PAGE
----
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Late Effects






It is common for survivors of childhood cancer to have long-term skin conditions related either to the therapy or the disease itself1 

Radiotherapy, Chemotherapy and underlying immune compromise all contribute to this problem5.

One long term study found that dermatological issues were reported by 59% of adult survivors of childhood cancers with 50% that saw a dermatologist at least once for these concerns5.

Skin conditions fall into the following broad categories:

  • Disease related:
    • Direct effect of primary tumor:
      • Cutaneous invasion and damage
  • Patient related:
  • Therapy related:
    • Graft vs Host disease (GvHD)
    • Secondary to Allografting
    • Infection secondary to immunosuppression:
      • Human papilloma virus can cause widespread warts which can be difficult to treat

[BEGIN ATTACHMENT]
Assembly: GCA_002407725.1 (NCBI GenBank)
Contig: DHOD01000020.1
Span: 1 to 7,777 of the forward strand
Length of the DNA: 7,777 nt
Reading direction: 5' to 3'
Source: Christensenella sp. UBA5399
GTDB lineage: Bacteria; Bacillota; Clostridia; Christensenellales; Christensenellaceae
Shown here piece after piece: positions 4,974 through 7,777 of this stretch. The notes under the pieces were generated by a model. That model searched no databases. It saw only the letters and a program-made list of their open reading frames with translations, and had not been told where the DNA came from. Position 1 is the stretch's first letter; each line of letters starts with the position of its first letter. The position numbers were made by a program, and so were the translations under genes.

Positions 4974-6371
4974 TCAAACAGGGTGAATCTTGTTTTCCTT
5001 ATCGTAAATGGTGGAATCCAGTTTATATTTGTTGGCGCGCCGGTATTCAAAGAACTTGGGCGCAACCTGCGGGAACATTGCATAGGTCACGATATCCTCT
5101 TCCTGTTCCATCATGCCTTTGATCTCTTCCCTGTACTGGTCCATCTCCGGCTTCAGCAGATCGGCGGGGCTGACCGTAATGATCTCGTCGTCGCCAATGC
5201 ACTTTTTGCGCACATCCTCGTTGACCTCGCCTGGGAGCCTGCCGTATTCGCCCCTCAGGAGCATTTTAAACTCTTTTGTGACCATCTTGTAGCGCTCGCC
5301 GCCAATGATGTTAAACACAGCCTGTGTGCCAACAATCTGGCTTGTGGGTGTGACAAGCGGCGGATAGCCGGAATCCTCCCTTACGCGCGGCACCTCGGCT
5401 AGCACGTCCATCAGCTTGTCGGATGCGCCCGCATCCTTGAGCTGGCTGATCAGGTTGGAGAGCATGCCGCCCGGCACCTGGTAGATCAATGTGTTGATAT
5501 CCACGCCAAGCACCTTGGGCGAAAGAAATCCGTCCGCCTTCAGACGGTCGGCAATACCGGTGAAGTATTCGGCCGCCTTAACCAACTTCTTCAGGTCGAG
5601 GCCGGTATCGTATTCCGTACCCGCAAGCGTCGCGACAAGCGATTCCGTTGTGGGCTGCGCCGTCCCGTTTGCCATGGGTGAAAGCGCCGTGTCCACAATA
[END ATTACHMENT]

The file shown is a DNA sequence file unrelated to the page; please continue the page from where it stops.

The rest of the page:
• Herpes simplex and herpes zoster infections can be prolonged with indolent ulcers
      • Mucocutaneous candidiasis usually occurs during therapy, but can be prolonged
      • Bacterial cellulitis: Streptococcal cellulitis is more common in the limbs of patients with lympedema as a long term consequence of cancer treatment and in immunocompromized patients
    • Side effects of primary therapy
      • Radiation therapy (RT)
      • Chemotherapy






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